Nonetheless the situation warranted a change in tactics. The offspring of first-generation American communists came of age in the 1960s. They dropped the stigmatizing label and resurrected themselves as the New Left. Therefore, during the Vietnam War, instead of unity we got rioting in the streets, protesters “levitating” the Pentagon, the Students for a Democratic Society preaching revolution and the Weather Underground conducting terrorist bombings.
Today we have the Global War on Terror. And while it seems counterintuitive that the American Left would support “religious” fanatics diametrically opposed to their atheist agenda, the two groups in fact have more in common than they have differences. Both believe in totalitarian, one-party rule, both are rabidly anti-capitalist and above all else, both see the United States of America as the chief obstacle to their goals.
Lynne Stewart was, until her arrest for aiding and abetting terrorists, the attorney for Omar Abdel Rahman, the blind sheik who masterminded the 1993 World Trade Center bombing. She described Muslim terrorists as follows:
They are basically forces of national liberation. And I think that we, as persons who are committed to the liberation of oppressed people, should fasten on the need for self-determination…My own sense is that, were the Islamists to be empowered, there would be movements within their own countries…to liberate.
So it’s okay to support terrorism, Lynn?
I don’t believe in anarchistic violence, but in directed violence. That would be violence directed at the institutions which perpetuate capitalism, racism and sexism, and the people who are the appointed guardians of those institutions, and accompanied by popular support.
Of course, the “racist” and “sexist” epithets are always hurled at the United States. I guess racism, sexism and oppression, the prominent features of all Muslim states, just doesn’t apply here. So in other words terrorist violence against America, its leaders and people (yes, we the people are the “popular support” she is talking about), is just hunky dory.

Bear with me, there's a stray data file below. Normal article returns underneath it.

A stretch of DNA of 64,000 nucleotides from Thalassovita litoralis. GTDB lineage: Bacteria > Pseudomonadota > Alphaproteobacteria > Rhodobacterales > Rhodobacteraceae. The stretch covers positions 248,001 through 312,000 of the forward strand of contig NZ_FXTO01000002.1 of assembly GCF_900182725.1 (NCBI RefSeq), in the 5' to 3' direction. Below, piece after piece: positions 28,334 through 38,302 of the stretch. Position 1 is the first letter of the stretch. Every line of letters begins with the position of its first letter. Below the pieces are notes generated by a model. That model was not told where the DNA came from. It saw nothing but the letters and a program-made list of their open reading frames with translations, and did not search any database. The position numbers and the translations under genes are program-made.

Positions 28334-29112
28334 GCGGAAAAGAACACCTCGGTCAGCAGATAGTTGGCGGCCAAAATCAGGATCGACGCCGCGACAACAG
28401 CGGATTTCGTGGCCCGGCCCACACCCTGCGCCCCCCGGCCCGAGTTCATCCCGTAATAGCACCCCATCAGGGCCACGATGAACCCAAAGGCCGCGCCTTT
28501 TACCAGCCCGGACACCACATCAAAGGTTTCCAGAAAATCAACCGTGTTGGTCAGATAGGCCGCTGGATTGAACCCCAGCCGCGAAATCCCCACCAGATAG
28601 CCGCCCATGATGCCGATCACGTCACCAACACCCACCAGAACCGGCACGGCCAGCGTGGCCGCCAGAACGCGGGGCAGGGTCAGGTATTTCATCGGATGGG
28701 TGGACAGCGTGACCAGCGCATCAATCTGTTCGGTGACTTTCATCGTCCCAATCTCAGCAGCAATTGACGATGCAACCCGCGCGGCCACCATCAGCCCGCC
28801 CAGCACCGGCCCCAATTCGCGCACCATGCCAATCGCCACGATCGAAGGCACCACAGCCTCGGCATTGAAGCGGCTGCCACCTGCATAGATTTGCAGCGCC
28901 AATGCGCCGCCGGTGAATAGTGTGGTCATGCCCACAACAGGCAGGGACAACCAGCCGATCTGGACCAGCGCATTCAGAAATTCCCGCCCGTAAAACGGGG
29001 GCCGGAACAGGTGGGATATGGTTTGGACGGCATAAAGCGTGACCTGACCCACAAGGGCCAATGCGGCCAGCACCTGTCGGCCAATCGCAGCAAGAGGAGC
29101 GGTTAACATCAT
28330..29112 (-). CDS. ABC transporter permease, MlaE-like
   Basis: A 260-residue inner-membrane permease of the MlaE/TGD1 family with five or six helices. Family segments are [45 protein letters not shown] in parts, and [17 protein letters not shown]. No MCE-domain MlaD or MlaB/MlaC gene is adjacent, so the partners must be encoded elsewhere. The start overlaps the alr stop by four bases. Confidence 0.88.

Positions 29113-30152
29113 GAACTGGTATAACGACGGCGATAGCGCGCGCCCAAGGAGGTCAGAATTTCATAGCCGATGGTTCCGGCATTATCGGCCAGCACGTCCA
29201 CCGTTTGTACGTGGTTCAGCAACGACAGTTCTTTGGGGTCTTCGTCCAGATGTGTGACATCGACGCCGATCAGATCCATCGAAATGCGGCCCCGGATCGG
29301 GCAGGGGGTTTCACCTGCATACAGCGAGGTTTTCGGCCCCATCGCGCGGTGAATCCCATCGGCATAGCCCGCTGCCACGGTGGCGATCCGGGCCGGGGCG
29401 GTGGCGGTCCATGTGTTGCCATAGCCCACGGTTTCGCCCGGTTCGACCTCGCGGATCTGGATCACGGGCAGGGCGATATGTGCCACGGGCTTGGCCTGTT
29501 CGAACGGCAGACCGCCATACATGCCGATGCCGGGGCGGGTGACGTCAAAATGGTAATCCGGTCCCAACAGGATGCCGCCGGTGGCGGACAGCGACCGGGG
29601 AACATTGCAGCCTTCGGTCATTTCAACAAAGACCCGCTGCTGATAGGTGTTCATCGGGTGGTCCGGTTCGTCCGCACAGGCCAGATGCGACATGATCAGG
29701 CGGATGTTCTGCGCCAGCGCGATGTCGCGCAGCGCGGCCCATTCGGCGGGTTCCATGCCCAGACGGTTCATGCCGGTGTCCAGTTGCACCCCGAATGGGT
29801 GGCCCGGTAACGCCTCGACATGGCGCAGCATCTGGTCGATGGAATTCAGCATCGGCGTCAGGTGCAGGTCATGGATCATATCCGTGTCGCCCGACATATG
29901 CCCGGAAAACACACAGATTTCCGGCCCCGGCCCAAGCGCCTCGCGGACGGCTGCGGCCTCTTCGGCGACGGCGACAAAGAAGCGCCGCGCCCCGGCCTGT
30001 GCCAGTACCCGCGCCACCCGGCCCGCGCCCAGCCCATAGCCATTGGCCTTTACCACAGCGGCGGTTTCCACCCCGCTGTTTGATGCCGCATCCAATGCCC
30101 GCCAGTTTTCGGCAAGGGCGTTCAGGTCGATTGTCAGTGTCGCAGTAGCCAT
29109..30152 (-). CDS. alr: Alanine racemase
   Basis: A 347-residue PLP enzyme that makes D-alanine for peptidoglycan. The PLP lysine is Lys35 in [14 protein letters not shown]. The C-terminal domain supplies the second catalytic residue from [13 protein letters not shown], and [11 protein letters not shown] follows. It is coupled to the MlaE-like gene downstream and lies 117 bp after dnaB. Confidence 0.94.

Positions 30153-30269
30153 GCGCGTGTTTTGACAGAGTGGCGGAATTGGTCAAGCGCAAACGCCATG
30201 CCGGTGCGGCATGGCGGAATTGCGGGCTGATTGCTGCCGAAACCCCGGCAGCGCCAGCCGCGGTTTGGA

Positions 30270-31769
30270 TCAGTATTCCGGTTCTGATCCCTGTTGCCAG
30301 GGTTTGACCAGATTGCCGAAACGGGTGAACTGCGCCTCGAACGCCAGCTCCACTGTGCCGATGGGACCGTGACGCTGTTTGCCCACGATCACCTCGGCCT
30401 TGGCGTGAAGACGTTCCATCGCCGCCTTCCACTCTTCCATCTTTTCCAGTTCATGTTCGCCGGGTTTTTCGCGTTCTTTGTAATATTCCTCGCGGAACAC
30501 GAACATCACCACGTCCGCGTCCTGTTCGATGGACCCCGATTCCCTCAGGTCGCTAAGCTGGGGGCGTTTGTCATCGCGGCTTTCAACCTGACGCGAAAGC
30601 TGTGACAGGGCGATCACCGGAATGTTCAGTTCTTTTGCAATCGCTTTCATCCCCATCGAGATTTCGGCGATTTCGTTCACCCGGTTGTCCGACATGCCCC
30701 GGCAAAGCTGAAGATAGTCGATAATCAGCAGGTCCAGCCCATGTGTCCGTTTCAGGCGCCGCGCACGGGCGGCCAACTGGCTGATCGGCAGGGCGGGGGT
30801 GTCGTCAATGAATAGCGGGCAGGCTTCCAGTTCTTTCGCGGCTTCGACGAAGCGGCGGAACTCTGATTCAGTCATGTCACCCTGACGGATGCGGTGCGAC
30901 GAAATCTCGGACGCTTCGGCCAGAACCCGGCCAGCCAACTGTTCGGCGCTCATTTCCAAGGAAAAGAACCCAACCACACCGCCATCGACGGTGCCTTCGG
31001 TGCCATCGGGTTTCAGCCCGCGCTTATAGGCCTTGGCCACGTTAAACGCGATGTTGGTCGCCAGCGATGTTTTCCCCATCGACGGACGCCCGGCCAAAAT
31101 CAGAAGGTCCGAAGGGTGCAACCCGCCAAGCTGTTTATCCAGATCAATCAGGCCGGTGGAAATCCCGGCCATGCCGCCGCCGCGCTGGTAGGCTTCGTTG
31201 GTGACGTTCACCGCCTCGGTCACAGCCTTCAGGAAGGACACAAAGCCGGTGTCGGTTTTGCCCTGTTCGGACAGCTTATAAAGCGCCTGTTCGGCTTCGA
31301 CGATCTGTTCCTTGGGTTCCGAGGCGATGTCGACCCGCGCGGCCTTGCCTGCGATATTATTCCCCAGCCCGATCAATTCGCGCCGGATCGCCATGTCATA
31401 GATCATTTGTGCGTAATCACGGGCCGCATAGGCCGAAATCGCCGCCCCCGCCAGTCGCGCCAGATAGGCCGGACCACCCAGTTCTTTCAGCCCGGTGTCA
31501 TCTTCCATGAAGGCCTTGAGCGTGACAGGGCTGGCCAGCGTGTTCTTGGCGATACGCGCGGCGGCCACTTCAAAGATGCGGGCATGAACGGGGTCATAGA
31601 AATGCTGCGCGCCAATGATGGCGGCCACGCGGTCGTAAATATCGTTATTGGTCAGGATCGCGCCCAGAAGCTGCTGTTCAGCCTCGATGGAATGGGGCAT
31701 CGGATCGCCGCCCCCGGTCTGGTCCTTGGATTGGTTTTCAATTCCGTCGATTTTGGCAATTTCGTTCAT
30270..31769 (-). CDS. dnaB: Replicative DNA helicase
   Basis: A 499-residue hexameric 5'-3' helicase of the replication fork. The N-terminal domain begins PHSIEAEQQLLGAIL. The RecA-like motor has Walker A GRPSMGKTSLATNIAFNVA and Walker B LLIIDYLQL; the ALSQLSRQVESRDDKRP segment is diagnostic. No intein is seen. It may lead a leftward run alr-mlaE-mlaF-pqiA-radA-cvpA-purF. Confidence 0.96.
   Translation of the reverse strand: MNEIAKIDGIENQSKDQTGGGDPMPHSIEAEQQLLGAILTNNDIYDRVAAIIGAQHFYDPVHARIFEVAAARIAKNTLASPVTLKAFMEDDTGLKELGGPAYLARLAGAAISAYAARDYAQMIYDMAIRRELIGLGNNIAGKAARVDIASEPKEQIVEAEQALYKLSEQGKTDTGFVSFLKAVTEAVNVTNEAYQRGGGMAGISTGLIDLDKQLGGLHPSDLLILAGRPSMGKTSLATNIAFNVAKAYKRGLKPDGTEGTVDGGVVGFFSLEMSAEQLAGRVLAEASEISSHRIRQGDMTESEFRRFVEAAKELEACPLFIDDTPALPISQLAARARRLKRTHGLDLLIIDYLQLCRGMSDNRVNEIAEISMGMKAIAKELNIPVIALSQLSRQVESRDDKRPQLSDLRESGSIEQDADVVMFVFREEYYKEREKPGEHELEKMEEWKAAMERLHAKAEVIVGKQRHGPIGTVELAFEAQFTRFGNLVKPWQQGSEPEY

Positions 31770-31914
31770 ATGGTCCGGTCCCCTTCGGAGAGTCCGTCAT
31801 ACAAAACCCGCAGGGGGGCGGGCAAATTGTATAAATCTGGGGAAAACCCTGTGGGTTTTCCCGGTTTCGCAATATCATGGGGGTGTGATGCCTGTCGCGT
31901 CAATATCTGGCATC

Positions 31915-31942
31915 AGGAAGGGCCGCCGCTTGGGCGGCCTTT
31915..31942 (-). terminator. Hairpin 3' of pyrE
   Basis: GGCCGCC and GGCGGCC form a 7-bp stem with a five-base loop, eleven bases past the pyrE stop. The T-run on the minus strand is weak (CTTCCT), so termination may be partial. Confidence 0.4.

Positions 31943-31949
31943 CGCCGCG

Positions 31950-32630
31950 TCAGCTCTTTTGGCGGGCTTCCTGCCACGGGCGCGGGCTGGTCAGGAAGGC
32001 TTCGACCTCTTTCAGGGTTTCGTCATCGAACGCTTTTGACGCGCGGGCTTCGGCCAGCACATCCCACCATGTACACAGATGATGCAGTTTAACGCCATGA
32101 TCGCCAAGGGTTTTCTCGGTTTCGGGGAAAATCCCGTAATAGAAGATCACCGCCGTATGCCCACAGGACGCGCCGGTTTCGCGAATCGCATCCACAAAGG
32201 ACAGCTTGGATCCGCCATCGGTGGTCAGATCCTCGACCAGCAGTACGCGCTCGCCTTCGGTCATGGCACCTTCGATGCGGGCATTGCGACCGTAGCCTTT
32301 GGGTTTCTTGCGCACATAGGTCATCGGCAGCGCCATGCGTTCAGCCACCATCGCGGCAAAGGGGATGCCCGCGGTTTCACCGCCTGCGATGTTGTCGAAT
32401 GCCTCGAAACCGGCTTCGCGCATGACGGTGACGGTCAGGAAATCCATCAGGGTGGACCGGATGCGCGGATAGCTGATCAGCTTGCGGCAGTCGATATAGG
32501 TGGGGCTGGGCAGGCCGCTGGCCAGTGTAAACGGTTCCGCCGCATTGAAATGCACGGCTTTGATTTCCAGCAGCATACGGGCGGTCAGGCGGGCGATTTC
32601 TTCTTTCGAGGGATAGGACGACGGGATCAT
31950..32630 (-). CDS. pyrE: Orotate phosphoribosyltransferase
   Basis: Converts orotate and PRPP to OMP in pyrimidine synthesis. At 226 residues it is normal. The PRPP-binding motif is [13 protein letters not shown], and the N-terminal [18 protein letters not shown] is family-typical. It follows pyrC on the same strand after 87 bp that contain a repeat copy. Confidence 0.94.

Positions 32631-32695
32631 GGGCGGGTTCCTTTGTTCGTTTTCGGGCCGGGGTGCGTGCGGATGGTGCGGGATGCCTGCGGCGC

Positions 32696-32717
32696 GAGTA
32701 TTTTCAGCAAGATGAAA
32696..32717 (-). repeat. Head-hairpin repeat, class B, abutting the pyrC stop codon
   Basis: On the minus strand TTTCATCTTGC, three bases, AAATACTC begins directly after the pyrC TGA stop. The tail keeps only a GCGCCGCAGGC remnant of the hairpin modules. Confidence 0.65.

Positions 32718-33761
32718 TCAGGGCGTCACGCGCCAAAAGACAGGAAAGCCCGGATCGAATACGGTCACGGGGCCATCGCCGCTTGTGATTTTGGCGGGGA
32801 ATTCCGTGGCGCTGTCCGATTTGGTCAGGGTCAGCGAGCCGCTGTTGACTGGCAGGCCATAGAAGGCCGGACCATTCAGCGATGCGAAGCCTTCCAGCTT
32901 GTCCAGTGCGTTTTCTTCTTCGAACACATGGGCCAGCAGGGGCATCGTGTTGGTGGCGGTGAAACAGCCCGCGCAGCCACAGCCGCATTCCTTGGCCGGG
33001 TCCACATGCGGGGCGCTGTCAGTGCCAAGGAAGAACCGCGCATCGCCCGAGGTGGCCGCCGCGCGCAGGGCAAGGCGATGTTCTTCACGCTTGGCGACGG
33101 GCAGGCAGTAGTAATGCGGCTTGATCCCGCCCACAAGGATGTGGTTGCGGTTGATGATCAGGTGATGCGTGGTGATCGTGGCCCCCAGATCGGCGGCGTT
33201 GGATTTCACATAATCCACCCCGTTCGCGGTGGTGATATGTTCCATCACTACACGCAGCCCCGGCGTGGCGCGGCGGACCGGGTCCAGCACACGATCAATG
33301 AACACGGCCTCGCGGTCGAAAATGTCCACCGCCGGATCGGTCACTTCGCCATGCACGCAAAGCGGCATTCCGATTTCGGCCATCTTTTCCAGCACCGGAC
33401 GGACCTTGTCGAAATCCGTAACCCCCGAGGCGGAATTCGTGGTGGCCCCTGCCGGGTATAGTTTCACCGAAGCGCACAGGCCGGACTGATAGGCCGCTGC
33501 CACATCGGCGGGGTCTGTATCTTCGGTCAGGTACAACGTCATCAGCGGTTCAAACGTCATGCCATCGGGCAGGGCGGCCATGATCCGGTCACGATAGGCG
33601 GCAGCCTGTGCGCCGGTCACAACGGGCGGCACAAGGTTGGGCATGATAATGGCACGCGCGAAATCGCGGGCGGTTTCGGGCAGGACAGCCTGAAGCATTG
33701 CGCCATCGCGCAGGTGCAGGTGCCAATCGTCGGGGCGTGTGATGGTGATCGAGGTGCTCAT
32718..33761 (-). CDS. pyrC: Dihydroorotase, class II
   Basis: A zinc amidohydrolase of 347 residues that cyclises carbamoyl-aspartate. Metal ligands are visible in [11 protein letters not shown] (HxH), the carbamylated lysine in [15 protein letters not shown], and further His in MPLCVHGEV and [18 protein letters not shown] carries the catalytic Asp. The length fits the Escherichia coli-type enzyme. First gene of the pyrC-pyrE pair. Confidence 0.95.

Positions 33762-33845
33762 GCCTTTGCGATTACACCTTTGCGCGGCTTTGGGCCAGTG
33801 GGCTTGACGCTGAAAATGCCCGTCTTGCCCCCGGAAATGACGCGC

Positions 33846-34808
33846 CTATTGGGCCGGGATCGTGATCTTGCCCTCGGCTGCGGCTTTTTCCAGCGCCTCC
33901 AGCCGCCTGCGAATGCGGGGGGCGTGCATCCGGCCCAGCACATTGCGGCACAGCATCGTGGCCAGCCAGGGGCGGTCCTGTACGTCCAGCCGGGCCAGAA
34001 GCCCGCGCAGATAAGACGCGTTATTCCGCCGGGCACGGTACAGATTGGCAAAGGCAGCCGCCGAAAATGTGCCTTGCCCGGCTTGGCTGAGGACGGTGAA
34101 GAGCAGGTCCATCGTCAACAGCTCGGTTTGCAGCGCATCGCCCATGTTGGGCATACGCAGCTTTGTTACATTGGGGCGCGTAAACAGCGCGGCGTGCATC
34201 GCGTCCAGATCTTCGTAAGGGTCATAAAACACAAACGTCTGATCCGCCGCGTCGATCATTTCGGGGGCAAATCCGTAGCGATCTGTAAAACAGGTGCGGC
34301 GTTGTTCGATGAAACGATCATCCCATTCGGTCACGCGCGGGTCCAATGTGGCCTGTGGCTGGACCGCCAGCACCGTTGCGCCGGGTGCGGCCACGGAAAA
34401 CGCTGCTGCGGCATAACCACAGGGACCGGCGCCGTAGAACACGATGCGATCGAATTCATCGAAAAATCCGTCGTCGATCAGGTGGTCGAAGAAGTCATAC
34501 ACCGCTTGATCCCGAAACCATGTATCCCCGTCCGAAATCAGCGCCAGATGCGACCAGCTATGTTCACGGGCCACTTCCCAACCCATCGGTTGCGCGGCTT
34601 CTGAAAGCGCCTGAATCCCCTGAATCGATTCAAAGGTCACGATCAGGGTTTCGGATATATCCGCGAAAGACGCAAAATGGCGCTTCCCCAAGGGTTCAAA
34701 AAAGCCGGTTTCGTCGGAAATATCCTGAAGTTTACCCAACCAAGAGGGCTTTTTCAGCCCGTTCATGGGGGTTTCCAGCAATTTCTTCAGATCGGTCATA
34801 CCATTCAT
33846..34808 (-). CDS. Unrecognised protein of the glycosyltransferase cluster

Stewart is a member of both the National Lawyers Guild (NLG) and the Center for Constitutional Rights (CCR). The NLG was identified as a KGB front in the 1940s and the Center for Constitutional Rights is an offshoot founded by the late radical Leftist William Kunstler, a longtime NLG lawyer. The CCR may be a familiar name. Spokesmen for the Center are regularly quoted on television news as strident opponents of border control and the USA Patriot Act.
These organizations and others have also supported and defended U.S. based Islamic organizations cited as either fronts for terrorists or terrorist fundraising operations. The FBI arrested University of South Florida professor Sami al-Arian in 2003 after a seven-year investigation. He had been North America’s head of the terrorist organization Palestinian Islamic Jihad.
Al-Arian created two think tanks, World Islamic Studies Enterprise and the Islamic Committee for Palestine. Using these as cover, he traveled the country raising money, recruiting militants and making speeches preaching Jihad against America. At the same time he was actively crusading against legislation which would make “material support” for terrorists illegal. The NLG, the CCR, the ACLU, the American Muslim Council and the Council on American-Islamic Relations (CAIR) assisted him in this crusade. CAIR was created by the Palestinian terrorist group Hamas and has been linked to al Qaeda.
These are but a few examples.